Home Faq How often should my saddle be checked or padded?

How often should my saddle be filled?

The cushions of a saddle are usually filled with wool. Wool has resilient properties and distributes the pressure evenly over the horse's back. Over time, the wool can settle and it is possible that the saddle no longer fits optimally on the horse. The saddle must then be filled.

In addition, changes in the horse's condition can also cause the saddle to no longer fit properly.

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First fill

A new saddle is checked again by the saddle fitter upon delivery. Because the saddle is made of new leather and is completely filled with new wool, the material will form quickly. The time between the purchase of the saddle and the first filling can vary per horse, sometimes after a few weeks and sometimes after 1 year, depending on the use, the horse and the rider.

We recommend a half year after the first saddle check. Do you see a change in the position of the saddle very quickly? Then you can of course make an appointment earlier.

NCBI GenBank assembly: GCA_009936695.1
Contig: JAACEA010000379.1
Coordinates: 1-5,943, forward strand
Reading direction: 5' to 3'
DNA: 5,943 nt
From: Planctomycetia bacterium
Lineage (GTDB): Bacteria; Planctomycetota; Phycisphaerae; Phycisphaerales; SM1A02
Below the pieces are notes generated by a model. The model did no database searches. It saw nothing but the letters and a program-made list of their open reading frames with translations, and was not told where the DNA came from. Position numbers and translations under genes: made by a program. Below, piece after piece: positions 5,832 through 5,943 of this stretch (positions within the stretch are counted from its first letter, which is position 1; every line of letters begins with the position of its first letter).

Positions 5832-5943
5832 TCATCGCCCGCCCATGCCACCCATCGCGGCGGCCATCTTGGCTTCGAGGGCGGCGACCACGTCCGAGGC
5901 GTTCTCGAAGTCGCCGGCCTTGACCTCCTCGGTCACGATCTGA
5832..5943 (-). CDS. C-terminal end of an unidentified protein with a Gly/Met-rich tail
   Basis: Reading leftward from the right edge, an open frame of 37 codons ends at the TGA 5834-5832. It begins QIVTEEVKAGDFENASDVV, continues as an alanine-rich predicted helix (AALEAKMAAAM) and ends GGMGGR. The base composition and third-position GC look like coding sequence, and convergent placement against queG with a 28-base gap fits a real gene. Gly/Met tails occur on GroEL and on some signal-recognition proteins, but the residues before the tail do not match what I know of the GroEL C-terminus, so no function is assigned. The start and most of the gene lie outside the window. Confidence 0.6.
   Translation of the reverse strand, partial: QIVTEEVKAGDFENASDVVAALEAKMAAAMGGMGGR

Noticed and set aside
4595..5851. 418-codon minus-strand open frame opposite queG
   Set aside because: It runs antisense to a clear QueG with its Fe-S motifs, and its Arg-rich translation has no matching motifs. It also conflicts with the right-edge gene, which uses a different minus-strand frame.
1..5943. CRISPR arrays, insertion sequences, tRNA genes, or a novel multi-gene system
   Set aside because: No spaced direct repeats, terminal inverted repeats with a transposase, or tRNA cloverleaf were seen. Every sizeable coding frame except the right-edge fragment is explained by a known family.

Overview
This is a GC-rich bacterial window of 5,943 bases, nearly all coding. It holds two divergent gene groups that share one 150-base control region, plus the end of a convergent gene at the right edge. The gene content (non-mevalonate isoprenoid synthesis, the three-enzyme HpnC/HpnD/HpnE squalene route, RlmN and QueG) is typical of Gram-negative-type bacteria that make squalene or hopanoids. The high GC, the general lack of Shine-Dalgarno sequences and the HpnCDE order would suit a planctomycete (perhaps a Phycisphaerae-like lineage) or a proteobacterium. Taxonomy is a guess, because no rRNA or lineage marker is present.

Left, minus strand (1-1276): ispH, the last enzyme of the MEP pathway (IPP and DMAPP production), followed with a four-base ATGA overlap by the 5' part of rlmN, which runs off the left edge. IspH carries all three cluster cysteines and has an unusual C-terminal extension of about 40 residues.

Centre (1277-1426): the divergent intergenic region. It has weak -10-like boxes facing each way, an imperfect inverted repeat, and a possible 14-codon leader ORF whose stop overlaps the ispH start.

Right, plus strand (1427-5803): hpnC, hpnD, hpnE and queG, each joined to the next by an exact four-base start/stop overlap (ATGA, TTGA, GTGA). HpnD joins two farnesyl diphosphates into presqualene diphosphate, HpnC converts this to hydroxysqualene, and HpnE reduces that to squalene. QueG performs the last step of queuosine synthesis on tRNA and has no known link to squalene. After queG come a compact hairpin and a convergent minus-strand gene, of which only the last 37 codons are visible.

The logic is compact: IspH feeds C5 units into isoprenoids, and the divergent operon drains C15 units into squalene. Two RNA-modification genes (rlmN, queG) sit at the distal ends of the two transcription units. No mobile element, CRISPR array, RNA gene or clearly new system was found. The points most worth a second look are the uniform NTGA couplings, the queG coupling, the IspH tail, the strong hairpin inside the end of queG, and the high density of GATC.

Annual top-up

In general, we recommend that you have your saddle checked/filled once a year.

Because a horse is a living being, it makes many changes in his body along. Maybe the horse gets more or less muscled, gets fatter or loses weight, gets a foal or maybe a condition that affects the condition. These are all factors that influence the shape of the back and thus the position of the saddle. Riding around with an ill-fitting saddle can cause not only discomfort but permanent damage in the long run. Not all horses will show obvious discomfort when ridden with an ill-fitting saddle. That is why an annual check-up is highly recommended.

The training of a horse can be done in all kinds of ways, but that this happens flawlessly is of course the case with almost no one. When a horse is more developed on one side than the other, the saddle will adapt accordingly, and eventually to lie crooked. This is also the case when a rider sits unevenly, crookedly, or is unable to distribute the weight completely evenly. A saddle whose filling has become uneven must always be straightened again, otherwise the saddle itself can become irreparably crooked in the long run, and of course because the horse can experience discomfort from it.